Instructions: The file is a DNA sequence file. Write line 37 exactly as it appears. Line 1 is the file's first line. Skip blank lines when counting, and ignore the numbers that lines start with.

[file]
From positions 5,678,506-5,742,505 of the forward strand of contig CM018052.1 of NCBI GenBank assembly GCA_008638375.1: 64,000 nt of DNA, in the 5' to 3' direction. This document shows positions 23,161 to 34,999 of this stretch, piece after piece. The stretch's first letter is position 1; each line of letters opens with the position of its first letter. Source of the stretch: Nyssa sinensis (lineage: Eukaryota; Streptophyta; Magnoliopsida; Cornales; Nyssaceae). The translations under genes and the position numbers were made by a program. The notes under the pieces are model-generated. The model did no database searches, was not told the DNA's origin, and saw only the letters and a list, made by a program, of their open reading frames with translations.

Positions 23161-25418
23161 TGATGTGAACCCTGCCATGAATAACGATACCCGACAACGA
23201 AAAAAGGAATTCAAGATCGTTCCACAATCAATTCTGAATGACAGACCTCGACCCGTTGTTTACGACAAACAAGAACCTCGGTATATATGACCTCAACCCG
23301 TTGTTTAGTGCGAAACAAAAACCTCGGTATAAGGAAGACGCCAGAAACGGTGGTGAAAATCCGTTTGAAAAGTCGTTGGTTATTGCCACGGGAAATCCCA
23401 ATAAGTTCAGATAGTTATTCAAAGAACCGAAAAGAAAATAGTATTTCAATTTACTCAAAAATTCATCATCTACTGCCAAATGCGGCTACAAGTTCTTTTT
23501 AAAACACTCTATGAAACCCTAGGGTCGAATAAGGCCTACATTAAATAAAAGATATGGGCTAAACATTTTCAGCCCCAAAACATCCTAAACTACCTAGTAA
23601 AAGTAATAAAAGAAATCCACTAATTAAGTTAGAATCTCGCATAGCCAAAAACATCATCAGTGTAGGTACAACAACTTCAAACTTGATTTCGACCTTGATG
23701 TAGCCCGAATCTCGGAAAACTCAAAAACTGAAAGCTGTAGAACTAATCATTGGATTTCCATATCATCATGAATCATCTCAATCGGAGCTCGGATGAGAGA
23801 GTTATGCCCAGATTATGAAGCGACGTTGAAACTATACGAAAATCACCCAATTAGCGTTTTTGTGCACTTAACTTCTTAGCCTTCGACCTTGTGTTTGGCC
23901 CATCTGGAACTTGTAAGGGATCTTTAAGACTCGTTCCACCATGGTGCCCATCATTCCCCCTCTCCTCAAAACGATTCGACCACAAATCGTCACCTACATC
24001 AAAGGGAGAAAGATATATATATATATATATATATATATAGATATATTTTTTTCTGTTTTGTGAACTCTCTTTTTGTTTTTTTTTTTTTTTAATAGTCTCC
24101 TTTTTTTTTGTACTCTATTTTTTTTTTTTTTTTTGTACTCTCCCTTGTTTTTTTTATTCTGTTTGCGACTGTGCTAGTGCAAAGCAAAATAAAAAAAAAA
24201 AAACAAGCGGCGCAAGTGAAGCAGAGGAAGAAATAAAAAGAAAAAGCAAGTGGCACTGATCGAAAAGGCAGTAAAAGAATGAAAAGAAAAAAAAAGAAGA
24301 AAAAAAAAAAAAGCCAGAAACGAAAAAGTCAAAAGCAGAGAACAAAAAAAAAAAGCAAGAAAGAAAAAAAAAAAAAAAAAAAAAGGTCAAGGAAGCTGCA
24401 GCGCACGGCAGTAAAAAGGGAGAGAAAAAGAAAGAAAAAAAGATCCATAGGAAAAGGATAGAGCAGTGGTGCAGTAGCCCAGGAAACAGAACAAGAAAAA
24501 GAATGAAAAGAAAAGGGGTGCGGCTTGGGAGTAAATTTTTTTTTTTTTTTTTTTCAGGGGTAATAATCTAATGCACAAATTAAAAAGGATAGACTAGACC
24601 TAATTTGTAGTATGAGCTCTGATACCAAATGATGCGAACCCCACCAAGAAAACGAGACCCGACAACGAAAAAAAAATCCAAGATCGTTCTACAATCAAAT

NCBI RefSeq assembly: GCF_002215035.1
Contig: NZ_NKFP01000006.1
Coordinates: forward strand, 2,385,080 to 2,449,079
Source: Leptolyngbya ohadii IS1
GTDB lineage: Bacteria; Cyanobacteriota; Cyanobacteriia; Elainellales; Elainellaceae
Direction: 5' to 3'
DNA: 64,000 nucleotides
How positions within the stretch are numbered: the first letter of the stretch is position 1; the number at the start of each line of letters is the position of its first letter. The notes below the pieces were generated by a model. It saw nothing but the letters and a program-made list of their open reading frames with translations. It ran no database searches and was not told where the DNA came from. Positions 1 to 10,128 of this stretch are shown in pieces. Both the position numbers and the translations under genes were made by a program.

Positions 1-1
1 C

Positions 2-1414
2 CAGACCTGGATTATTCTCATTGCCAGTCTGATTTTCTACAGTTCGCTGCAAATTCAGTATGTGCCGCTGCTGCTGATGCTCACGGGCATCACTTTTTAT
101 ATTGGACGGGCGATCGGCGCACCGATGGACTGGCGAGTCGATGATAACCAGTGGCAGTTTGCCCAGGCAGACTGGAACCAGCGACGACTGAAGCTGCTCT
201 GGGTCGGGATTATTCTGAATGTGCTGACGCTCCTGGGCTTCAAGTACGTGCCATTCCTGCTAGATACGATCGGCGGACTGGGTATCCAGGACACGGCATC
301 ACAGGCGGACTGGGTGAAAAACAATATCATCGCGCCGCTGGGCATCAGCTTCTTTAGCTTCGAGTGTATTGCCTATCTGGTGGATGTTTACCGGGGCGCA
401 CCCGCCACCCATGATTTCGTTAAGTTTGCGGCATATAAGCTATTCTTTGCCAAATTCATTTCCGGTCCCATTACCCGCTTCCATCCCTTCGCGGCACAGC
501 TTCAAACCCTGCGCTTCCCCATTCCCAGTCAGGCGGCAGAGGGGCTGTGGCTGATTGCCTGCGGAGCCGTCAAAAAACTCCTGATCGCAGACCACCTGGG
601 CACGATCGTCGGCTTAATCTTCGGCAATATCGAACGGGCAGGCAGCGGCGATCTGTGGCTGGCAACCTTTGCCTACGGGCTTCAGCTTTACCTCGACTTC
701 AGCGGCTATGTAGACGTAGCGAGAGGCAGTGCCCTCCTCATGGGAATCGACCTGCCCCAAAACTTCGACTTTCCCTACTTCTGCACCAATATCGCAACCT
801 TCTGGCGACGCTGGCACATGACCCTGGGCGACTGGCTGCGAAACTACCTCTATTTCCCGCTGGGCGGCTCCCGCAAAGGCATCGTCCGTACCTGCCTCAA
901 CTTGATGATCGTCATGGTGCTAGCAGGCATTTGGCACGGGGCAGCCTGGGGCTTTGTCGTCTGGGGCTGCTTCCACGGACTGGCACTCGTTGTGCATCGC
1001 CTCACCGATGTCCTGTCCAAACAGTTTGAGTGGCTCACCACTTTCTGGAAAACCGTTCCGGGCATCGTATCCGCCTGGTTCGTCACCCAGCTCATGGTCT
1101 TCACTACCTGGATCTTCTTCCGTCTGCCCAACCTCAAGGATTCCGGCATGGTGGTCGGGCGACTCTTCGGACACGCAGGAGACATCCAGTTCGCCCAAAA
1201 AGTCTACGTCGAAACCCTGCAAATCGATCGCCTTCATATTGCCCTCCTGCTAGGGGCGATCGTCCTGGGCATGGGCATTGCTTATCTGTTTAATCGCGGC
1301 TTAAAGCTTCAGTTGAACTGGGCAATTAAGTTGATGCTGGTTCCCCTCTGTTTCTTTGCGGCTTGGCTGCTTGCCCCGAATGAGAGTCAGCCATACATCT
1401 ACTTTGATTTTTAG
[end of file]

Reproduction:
701 AGCGGCTATGTAGACGTAGCGAGAGGCAGTGCCCTCCTCATGGGAATCGACCTGCCCCAAAACTTCGACTTTCCCTACTTCTGCACCAATATCGCAACCT